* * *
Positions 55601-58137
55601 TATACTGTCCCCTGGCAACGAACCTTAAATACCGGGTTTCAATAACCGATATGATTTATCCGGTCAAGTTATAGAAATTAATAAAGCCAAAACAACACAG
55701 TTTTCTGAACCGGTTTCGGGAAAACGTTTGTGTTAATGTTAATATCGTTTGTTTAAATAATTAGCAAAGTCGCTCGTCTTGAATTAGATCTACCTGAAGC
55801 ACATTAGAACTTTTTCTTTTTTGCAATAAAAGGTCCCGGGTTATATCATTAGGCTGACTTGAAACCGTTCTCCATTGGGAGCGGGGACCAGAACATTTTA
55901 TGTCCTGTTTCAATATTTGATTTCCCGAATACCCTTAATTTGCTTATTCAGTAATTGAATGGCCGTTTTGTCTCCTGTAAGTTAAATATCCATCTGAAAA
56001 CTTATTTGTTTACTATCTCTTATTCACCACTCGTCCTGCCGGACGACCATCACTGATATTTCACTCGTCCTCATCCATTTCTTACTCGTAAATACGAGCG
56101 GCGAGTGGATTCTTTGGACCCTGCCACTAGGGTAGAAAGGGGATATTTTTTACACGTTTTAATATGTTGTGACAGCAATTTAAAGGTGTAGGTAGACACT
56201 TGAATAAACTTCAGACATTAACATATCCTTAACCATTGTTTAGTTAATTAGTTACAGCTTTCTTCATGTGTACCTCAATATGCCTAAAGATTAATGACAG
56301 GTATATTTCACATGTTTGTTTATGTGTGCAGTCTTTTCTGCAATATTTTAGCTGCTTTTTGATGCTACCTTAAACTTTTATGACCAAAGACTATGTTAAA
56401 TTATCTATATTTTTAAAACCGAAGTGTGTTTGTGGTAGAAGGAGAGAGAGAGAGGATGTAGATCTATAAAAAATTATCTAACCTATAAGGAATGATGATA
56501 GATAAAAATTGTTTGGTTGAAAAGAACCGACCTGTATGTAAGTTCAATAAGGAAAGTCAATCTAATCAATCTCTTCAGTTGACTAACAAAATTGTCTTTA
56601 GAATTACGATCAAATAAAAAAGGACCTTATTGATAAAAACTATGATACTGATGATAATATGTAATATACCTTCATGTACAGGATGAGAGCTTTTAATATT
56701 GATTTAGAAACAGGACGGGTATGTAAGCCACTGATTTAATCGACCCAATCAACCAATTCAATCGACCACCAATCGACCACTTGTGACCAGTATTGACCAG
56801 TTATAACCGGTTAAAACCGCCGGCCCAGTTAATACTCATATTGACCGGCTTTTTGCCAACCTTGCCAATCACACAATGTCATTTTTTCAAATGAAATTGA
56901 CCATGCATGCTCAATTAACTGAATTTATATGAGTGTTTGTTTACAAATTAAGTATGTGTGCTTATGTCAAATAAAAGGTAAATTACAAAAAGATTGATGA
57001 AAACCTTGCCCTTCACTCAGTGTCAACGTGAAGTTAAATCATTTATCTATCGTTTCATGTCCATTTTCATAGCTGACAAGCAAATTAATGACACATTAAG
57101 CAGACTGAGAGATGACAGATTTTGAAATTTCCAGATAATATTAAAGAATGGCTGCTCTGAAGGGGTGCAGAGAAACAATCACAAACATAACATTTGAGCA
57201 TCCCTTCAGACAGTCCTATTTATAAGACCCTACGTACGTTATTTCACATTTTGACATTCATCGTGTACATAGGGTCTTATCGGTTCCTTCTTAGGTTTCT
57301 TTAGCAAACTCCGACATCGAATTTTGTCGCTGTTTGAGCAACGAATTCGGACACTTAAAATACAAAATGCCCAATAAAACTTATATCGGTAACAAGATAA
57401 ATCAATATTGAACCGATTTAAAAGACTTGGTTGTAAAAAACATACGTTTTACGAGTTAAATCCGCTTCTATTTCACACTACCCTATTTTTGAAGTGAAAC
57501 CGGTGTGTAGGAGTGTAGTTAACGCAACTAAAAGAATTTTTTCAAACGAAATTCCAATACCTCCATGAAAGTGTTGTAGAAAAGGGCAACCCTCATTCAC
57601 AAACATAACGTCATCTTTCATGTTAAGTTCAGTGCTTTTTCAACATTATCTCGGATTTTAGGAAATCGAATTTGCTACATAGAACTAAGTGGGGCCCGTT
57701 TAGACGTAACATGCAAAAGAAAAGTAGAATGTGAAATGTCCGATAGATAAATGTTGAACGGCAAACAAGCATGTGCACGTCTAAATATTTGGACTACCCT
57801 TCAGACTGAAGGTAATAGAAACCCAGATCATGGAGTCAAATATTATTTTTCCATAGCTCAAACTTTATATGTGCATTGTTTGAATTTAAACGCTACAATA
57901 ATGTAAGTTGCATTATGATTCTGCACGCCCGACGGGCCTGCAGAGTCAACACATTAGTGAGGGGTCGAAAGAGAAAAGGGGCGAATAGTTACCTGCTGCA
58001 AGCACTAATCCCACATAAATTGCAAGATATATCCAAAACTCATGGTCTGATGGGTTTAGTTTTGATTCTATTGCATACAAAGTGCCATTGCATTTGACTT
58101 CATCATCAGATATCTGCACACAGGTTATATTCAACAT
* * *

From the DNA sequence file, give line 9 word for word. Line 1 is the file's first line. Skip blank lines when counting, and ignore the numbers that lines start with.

56301 GTATATTTCACATGTTTGTTTATGTGTGCAGTCTTTTCTGCAATATTTTAGCTGCTTTTTGATGCTACCTTAAACTTTTATGACCAAAGACTATGTTAAA